Tortierre (a.k.a. French Canadian Meat Pie)
I am a round-heeled pushover for a juicy, steaming meat pie. I’ll eat it however you’ve got it- Jamaican is a favorite, but I’ll do mincemeat, Cornish pasties, steak and kidney… just something about meat in a crust with its own gravy just wins me over- especially on a cold night, or fall days in the farmers market.
As much as it pains me, I CAN’T claim credit for this recipe, a favorite. I went looking for a good meat pie recipe years ago, and this was the best. The only things I change are the addition of veal to the meat mixture, upped some amounts for personal taste, and the use of my own pie crust rather than store-bought. If anyone knows “Lauralane” or if she’s reading this, tell her to get in touch with me. My family and I need to thank her.
- 1/3 lbs ground beef (80/20)
- 1/3 lbs ground pork
- 1/3 lbs ground veal (some grocery stores sell them ground TOGETHER as a “meatloaf mix”)
- 1 clove garlic, minced
- 1 Russet potato, peeled and chopped
- 1/2 cup chopped onion (I dice it.)
- 1/4 cup beef broth (the original recipe calls for water, a.k.a stock’s underachieving cousin)
- 1/2 tsp mustard powder
- 1/2 tsp thyme
- 1/4 tsp cloves
- 1 tsp salt (trim this down to 1/2 tsp if your stock is salted)
- 1/2 tsp black pepper
- 1/4 tsp dried sage
- One recipe of pie crust
Preheat the oven to 425 degrees F (220 degrees C). Place the potato in a saucepan with enough water to cover. Bring to a boil, and cook until tender, about 5 minutes. Drain, mash, and set aside.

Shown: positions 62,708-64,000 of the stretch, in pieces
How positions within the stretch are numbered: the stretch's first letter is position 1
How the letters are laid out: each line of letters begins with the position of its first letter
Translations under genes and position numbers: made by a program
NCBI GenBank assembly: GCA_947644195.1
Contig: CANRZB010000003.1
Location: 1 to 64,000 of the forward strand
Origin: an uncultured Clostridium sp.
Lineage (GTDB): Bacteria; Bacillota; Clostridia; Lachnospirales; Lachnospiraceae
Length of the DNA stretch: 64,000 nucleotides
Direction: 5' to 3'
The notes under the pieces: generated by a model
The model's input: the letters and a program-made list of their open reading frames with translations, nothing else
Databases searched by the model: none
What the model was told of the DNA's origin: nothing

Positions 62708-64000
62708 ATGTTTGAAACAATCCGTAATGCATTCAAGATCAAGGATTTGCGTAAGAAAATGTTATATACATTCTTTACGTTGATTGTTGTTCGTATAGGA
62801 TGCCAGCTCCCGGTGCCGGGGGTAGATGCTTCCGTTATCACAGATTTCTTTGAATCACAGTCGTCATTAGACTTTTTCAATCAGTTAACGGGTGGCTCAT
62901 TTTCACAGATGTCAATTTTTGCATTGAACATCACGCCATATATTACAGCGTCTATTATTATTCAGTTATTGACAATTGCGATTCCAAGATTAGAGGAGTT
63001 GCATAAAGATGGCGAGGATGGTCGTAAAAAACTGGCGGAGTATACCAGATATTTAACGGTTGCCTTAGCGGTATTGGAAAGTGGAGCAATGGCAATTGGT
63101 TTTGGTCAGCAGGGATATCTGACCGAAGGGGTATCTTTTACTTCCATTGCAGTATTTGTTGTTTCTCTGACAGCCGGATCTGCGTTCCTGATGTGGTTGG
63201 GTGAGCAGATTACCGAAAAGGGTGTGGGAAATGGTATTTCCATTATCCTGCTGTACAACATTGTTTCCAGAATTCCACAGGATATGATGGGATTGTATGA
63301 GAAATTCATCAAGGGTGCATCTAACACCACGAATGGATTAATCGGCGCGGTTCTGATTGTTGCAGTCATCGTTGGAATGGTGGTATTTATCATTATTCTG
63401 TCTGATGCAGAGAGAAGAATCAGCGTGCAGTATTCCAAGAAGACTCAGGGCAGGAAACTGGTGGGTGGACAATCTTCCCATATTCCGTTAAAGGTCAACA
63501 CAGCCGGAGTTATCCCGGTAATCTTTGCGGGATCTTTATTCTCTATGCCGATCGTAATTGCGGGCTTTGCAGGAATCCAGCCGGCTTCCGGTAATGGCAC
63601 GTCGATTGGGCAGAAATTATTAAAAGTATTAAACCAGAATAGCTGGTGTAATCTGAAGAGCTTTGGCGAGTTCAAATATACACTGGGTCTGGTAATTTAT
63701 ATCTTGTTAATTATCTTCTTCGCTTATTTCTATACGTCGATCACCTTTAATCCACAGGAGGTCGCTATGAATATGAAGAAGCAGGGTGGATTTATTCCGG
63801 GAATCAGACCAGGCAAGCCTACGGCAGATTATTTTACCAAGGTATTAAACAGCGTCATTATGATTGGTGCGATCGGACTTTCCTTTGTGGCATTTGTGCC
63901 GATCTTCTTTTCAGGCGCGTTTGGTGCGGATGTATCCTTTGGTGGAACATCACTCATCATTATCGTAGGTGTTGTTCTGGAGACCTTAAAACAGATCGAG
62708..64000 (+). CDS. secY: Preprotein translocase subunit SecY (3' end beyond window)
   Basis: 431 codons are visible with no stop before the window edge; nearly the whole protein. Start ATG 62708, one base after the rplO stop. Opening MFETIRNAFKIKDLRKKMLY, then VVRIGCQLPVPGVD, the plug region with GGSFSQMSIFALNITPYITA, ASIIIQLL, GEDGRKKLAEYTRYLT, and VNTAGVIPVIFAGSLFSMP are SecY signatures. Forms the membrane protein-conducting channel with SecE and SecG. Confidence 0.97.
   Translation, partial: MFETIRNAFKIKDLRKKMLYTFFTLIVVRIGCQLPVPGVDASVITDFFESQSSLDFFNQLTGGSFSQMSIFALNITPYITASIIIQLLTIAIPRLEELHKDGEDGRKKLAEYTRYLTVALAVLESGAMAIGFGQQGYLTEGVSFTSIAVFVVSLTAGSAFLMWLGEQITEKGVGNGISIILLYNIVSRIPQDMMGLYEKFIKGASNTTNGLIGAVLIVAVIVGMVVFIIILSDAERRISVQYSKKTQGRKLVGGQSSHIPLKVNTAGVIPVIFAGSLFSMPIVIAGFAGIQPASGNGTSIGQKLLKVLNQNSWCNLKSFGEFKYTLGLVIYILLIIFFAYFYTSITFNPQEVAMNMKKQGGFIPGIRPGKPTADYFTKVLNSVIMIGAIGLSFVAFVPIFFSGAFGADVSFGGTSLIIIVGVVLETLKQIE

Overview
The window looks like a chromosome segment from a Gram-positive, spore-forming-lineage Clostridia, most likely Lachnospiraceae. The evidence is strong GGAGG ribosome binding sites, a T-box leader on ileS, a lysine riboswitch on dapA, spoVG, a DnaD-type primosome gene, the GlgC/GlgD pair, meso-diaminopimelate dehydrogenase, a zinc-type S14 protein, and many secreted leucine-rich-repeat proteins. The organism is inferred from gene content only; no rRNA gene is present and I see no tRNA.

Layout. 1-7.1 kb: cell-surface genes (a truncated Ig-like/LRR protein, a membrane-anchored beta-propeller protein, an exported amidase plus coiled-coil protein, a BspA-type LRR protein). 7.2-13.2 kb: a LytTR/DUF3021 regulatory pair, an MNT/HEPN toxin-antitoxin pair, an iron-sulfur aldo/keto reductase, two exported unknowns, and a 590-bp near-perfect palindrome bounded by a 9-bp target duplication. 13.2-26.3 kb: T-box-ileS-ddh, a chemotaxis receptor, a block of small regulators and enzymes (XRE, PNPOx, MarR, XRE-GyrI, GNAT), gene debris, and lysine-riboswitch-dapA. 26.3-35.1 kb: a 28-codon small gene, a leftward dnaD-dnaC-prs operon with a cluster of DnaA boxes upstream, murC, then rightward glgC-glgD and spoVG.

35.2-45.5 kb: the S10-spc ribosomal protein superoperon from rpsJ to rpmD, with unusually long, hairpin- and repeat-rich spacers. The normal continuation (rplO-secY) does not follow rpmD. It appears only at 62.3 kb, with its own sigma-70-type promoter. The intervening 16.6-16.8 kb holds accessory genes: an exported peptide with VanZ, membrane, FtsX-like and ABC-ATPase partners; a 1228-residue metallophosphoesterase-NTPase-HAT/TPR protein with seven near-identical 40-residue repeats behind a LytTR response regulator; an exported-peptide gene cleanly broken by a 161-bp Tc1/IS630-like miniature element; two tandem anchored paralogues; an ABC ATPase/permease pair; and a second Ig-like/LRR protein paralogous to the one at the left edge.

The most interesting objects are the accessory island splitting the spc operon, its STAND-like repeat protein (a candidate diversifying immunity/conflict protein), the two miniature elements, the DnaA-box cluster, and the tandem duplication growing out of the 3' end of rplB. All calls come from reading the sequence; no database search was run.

Meanwhile, crumble the ground beef and pork into a large saucepan, and add the garlic, onion and water. Season with mustard powder, thyme, cloves and salt. Cook over medium heat, stirring to crumble the meat and mix in the spices, until the meat is evenly browned. Remove from the heat, and mix in the mashed potato.
Line your pie plate pie plate. Fill with the meat mixture, then top with the other pie crust. Vent, seal, and egg wash the top.
Bake for 25 minutes in the preheated oven, or until the crust has browned. Serve by itself, or with a beef gravy.
Sausage, Mushroom, and Onion “Pastie” with Asiago
Back at the cafe I used to work at, I used to make weekly handpies. One week, we didn’t have enough of really ANY kind of fruit to make them happen. Blueberries and apples had to go to recipes, and we didn’t really have any other fruit except citrus in stock. Not wanting to try to talk my boss into a grocery run, I decided that a savory pie would be in order. Using some mild italian sausage we had around, mushrooms, onions, garlic, and spare cheese, I whipped up these bad boys. My boss was thrilled- “I usually hate mushrooms, but this is really good!-” but decided to have me hold off on baking them, and I tossed them in the freezer.
The next day, we got hit by a wave of customers and were running out of stuff to put on the counter.
“Hey boss, we’ve still got those handpies!”
“Oh s***… you know what? Yeah, bake them. Have ’em out there in an hour.”
Every single one sold that afternoon. So there you go- emergency handpies can endear you to your boss!
1 lbs italian sausage
- 2 large onions, diced
- 4 cloves garlic, minced,
- 2 lbs. crimini mushrooms, stemmed and quartered.
- Salt and pepper to taste
- Herbs and spices (I used sage, rosemary, crushed red pepper, and a little clove)
- 3 oz. grated asiago cheese
In a large skillet, brown and season the sausage. Reserve the fat. Use the fat to caramelize the onions, and place in the same bowl as the sausage. Use any remaining fat, supplementing with oil as necessary, to saute the mushrooms. The mushrooms will brown, lose water, and then reabsorb it/ cook it off. Once the mushrooms have cooked off all their liquid, mix with the sausage and onions. Line the bottom of your crust with Asiago cheese, fill with the meat/onion/mushroom mixture, seal and bake!
There you go! Pies for picnics, pies for walks, pies for dinner… pies forever!
What do you think? What’s your favorite savory pie?